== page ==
Guidance on UK waste

25 February 2008

The UK's nuclear revival has taken a small step forward with the publication of draft guidance on how companies could assure government of financial arrangements for waste management.

 

Waste_silo_ILW 
How intermediate-level radioactive waste
is stored in Sweden (Image: SKB)

It sets out the detail involved in implementing the energy bill of 10 January, assuming no reprocessing of used nuclear fuel and only a 40-year operating life for power plants.
 
Business and enterprise minister John Hutton said that nuclear power operators in the UK's new industry would have to set money aside for plant dismantling and waste management "by law" and from "day one". This will then make the UK consistent with normal practice in the nuclear industry elsewhere.  

At several stages of its 53-year history the operators of Britain’s civil nuclear power plants have in fact done this, at levels up to about 0.4 p/kWh just for used fuel alone. However, inconsistency of government policy has meant that these future funds have been sucked into general state revenue and disappeared, leaving a very large bill for today's and tomorrow's taxpayers. In fact Britain’s long-term lack of strong policy on radioactive waste management is unique in the Western world.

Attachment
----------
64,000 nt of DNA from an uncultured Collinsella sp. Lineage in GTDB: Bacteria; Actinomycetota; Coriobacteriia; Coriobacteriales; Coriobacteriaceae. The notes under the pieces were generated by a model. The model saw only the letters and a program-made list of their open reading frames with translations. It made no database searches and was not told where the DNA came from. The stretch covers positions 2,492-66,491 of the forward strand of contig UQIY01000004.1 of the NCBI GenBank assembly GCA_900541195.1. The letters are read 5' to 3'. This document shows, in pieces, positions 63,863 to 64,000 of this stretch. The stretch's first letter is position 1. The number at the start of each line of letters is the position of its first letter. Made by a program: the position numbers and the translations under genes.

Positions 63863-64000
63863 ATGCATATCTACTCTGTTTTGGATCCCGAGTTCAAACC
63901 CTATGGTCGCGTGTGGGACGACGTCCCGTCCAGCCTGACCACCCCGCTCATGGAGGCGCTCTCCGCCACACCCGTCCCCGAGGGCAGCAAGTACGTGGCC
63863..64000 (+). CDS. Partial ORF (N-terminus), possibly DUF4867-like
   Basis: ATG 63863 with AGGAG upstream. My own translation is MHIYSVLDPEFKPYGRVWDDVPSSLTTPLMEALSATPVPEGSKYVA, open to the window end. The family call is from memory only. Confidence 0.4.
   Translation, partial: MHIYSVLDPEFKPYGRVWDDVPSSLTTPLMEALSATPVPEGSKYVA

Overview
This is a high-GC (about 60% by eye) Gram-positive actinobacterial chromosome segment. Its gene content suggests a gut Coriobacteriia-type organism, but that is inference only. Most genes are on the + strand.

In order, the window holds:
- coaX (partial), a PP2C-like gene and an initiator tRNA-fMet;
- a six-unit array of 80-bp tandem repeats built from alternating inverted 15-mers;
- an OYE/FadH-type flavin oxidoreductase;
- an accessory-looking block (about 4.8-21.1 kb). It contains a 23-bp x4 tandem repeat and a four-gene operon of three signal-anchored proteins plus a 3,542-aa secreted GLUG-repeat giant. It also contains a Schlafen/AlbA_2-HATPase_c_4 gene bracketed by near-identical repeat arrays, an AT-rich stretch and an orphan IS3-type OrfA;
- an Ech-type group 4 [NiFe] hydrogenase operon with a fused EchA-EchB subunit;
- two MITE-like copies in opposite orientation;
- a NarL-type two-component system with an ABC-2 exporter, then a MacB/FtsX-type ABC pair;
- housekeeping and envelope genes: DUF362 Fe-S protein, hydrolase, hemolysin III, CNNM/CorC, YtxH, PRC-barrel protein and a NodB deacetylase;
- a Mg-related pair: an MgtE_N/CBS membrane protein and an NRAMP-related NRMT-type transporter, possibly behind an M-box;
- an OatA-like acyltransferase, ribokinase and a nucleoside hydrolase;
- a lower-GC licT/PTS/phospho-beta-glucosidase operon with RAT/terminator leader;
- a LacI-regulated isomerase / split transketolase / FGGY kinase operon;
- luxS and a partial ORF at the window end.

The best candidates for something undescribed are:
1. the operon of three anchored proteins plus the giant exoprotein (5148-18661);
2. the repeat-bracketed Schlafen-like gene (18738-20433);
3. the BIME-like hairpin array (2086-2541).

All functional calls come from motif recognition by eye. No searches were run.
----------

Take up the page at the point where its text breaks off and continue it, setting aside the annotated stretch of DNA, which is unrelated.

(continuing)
The draft guidelines say that companies building new nuclear power stations would have to:

  • "Demonstrate detailed and costed plans for decommissioning, waste management and disposal, before they even begin construction of a nuclear power station."
  • "Set money aside into a secure and Independent Fund from day one of generating electricity."
  • "Have additional security in place to supplement the fund should it be insufficient, for example if the power station closes early."

The key issue is then how much per kilowatt hour of electricity needs to be set aside. This will be addressed by the new Nuclear Liabilities Financing Assurance Board, to be set up in 2008 to advise the government in relation to each proposal. It will have a strong actuarial function. 


The draft guidance document shows that the government expects to set a "fixed unit price for disposal of intermediate-level wastes and spent fuel," which "will include a significant risk premium" and escalate with inflation. The government will then take title to the wastes and accept liability for disposing of them.

Mid-2009 is given as the earliest date that generic fixed unit price figures for intermediate- and high-level wastes will be available to aspiring operators. Final figures will then be negotiated in the light of specific proposals. Operators will need to make their own arrangements regarding disposal of low-level operational wastes, and fund that as they go along.

All other waste and decommissioning costs will be met from the Independent Fund set up by each operator for each plant. The fixed unit price will be paid into each fund and form part of its corpus alongside other provisions.

Hutton emphasised that companies will be expected to meet the full costs of wastes and decommissioning: "Funds will be sufficient, secure and independent" - hopefully of government purloining as well as corporate diversion.

The timeline for likely nuclear power development shows eight years for preparation and planning (with unchanged regulatory regime), then six years for construction. The government expects the first application to build a new nuclear power reactor to be made in mid-2009.

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